As for the rest of you, you have been warned. Don’t fuck with us. This is not the way to treat an emerging superpower, with the second highest rate of economic growth in the world. We demand to be treated with respect, with civility and deference. Do not force us to get nasty. If you do not cease and desist, we can unleash our deadliest weapon on you and then you’re screwed.

Death-by-press-conference is painful, I kid you not.


The Quirky Indian

Like two male frilled lizards, India and Pakistan are at their posturing best again. So if India’s External Affairs Minister reiterates that India has kept all its options open, Pakistan’s Army Chief says they are capable of retaliating within minutes and scrambles some aircraft to fly sorties as if to say “So there!” India seems to be sounding more and more petulant, and Pakistan, like a recalcitrant child, seems intent on digging in its heels and staying defiant. So where is this heading?

There are enough people within India who are pushing for some kind of action against Pakistan. The trouble is, after 25 years or so of blaming Pakistan for everything, there is a kind of weariness now in the international community. I mean, there can only be two options – either we are right, or we got it all wrong. Now, if we have been right for a quarter of a century, what have we done about it except whine, whine and then whine some more? And as any schoolchild will tell you, constant whining and running to the teacher every time you are pushed around will not only get you bullied some more, it will also make the teacher take you less seriously.

And that’s exactly where we find ourselves. Yet again.

So what do we do? Unfortunately, the options before us are very limited. We can continue to try and bring more international pressure on Pakistan, but given Obama’s views on, and the US agenda in, Afghanistan, as well as his limited understanding of the sub-continent, that’s not going to work for too long. Ditto for any economic sanctions. It doesn’t suit US interests in the region. The US is, as any nation should be, guided by its self-interest. (China is the best example of this, in their single-minded quest for world domination. If we had even a tiny fraction of the clear-mindedness and determination of the Chinese, we would have been on a completely different plane today.)

Today, we are, not to put too fine a point on it, between a rock and a hard place.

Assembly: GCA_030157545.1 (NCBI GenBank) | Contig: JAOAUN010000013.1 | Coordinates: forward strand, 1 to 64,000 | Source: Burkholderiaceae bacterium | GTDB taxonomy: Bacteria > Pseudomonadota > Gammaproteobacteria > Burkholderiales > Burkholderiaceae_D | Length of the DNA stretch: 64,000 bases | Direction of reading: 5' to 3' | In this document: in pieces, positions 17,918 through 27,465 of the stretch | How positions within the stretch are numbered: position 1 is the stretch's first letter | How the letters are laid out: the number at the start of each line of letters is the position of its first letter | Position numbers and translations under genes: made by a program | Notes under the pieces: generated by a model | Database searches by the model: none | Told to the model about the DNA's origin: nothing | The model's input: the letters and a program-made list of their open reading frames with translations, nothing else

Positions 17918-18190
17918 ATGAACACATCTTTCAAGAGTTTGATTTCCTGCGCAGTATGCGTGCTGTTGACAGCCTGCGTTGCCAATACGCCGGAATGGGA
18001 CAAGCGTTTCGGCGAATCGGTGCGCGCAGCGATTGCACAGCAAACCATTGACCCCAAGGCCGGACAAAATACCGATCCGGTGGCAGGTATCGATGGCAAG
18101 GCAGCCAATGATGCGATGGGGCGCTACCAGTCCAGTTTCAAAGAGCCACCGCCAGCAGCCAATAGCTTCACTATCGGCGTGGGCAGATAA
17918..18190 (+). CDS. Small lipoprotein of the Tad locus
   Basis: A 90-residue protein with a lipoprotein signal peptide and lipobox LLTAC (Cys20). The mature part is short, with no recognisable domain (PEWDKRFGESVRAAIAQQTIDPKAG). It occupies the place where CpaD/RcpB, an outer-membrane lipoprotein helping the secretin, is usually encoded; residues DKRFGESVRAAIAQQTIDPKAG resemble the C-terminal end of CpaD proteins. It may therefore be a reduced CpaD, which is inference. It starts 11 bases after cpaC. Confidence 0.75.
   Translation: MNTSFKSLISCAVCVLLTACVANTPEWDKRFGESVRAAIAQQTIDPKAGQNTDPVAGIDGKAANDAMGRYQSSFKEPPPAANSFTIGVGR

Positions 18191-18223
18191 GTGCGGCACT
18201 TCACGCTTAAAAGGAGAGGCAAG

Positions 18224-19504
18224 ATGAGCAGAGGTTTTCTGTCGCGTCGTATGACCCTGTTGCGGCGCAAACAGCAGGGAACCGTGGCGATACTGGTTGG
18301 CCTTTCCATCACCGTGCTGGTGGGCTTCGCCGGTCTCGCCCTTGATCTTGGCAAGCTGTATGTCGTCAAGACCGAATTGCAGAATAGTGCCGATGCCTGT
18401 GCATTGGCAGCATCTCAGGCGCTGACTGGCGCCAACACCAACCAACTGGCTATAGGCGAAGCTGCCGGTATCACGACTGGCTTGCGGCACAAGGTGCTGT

Given that we actually have no options – Pranab Mukherjee notwithstanding – how might the scenario unfold? In an election year, the UPA government might be constrained to escalate matters beyond mere sabre-rattling. A surgical strike, or anything like that, to my mind, will precipitate war simply because the civilian government (or what passes for it in Pakistan) will, similarly, have no choice but to retaliate to survive. The Pakistan military – even if it doesn’t decide to stage a coup – will welcome a chance to go to war against India, for three reasons: one, it gives them a chance to take centre-stage in the country again. Two, it takes the pressure off them in terms of attacking and disabling ideologically similar institutions – like the Taliban – that they have created, equipped and supported. Three, they know that while a war with India is not a war they can win, they also know it’s not a war they can lose.

I know the last point will shock a good many Indians. But that’s the truth. Our conventional military edge is not what it used to be. While we have clear numerical superiority – in personnel and equipment – the difference is not enough to give us victory. A conventional war will likely be a protracted, grinding affair with no clear winner, a military stalemate. It will, however, be disastrous for our economy and set us back 20 years. Even if we assume that India’s conventional superiority brings us close to victory, here’s a likely – but entirely fictional – account of what will happen next. (This also assumes that the nuclear option will not be exercised by either party.)

The moment India secures a military advantage, Washington will be told by Islamabad that there is huge internal pressure from within Pakistan’s establishment to go in for a nuclear strike. That ensures that there is suddenly tremendous pressure on India – from all quarters – to exercise restraint, and pull back with some face-saving measures. Simultaneously with India’s upper-hand in the conflict becoming evident, China will suddenly decide to hold some exercises on their side of the border with India, and make a show of moving some troops there. Perhaps even fly some sorties of their own. They will, of course, ratchet up the rhetoric on Arunachal and Sikkim as well, forcing India to divert attention, personnel and equipment to the east. And voilà, we are right where Pakistan – and China – want us. Militarily debilitated and demoralised, politically fragile and economically devastated. And that’s the end of our dream.

Regrettably, years of crying wolf, and a reputation of timidity, have left us with only one option – that of being defensive. And that necessitates setting our own house in order.

War is not an option.

UPDATE: A well-written article on how far our excellent diplomatic skills and clear-minded foreign policy have taken us….

The Indian government has got really tough with the sole surviving Mumbai-attack terrorist it has in its custody. In a ruthless move designed to hurt, they have put him on an all-vegetarian diet. That’ll teach the bastard!